The trial lawyers at Federoff Kuchmay, LLP have secured important victories for their clients over the years. Two of those victories stand out with respect to zoning issues, and resulted in reported decisions that helped shape Indiana law.
Often during controversial zoning hearings, local residents appear at public hearings to speak out against a development. Such residents may express to zoning officials their fears regarding the impact a proposed development may have upon the quality of their life, the value of their homes, and other concerns, whether based upon anticipated increased traffic, or other fears regarding the nature or scope of the proposed use. At times, statements made by residents are not based upon fact, but instead on speculation regarding the proposed development. Even though not based upon fact, the conjectural statements may nonetheless influence zoning officials as they consider how to rule upon a zoning issue.
In Rice v. Allen County Plan Commission, 852 N.E.2d 591 (Ind. Ct. App. 2006), the attorneys at Federoff Kuchmay were faced with just that circumstance, and secured a significant appellate victory. In an opinion important to developers in Indiana, the Rice decision confirmed that decisions of zoning officials must be based upon substantial evidence, rather than speculation and conjecture of an opponent about the possible impact of a proposed development.
Another land use matter handled by Federoff Kuchmay's attorneys involved Flying J, Inc. This representation has resulted in two reported decisions of the Indiana Court of Appeals. Flying J has been attempting to develop a travel plaza on property it owns in New Haven, Indiana. New Haven officials initially rejected the development, contending that the proposed uses were not all permitted in the zoning district where the travel plaza was to be developed. In a decision that explained how to properly interpret a zoning ordinance, the Court of Appeals agreed that all of Flying J's uses were permissible in the applicable zoning district. Flying J, Inc. v. City of New Haven, Ind., 855 N.E.2d 1035 (Ind. Ct. App. 2006).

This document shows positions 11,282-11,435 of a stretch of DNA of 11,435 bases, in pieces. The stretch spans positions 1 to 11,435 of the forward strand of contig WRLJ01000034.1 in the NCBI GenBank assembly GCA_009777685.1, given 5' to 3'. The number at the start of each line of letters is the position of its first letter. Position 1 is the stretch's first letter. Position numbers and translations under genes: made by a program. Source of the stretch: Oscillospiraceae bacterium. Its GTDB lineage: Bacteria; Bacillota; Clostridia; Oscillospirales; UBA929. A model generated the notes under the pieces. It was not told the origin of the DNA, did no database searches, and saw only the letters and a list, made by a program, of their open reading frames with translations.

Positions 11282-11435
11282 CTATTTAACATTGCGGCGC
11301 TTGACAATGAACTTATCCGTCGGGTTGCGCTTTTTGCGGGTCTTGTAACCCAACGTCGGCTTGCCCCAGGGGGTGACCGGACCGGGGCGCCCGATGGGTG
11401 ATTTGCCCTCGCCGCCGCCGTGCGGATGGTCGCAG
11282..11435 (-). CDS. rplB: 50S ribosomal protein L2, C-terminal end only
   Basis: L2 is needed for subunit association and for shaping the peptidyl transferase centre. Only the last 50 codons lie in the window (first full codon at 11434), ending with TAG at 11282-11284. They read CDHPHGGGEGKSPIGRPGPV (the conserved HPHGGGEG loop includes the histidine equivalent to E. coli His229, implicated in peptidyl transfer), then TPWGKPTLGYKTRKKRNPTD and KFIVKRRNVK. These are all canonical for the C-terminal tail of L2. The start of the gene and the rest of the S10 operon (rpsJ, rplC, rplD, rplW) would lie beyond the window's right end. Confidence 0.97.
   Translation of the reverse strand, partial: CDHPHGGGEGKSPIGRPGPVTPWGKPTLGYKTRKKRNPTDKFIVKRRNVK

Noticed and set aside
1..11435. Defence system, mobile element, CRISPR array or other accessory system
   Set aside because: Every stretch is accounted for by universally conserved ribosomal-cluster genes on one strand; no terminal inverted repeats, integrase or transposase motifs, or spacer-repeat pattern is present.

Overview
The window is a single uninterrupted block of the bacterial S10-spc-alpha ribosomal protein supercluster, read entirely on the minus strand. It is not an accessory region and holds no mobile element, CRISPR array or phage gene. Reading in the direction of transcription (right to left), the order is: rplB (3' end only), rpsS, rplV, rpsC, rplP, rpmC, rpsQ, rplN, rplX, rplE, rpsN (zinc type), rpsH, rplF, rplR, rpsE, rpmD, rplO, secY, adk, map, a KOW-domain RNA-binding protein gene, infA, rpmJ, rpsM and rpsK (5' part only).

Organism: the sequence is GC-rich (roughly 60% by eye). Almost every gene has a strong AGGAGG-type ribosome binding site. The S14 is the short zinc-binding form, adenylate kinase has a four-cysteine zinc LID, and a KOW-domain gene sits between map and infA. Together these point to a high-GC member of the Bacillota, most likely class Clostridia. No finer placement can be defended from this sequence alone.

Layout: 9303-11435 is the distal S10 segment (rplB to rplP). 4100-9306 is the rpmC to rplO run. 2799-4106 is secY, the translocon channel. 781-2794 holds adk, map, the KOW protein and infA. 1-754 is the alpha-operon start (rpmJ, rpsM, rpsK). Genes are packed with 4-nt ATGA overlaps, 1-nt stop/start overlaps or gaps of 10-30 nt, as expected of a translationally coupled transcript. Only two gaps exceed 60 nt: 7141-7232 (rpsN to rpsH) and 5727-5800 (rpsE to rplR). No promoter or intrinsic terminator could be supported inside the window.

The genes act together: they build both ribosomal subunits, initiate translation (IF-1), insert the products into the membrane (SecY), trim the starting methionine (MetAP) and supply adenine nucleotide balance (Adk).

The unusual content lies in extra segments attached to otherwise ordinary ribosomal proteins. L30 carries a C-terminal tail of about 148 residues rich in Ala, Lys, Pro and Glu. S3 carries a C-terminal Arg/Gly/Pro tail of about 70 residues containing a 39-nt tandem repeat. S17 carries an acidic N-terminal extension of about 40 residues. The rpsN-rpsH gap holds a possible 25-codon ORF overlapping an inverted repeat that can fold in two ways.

While that appeal was pending, New Haven amended its zoning ordinance to impose a new restriction, and sought to apply that restriction to Flying J's travel plaza, which led to additional litigation between the parties and application of what is known as the "vested rights" doctrine. That doctrine protects developers from changes made to a zoning ordinance during the course of development proceedings. In Flying J's case, actual construction of the travel plaza had not yet commenced, but significant funds, time, and effort had been expended in the attempt to develop the property.
The trial court agreed with us that Flying J had progressed far enough to acquire vested rights, and to prevent the amended ordinance from being applied. We then represented Flying J during New Haven's appeal of the trial court's decision, which decision was affirmed by the Court of Appeals in a published decision. City of New Haven, Ind. v. Flying J, Inc., 912 N.E.2d 420 (Ind. Ct. App. 2009).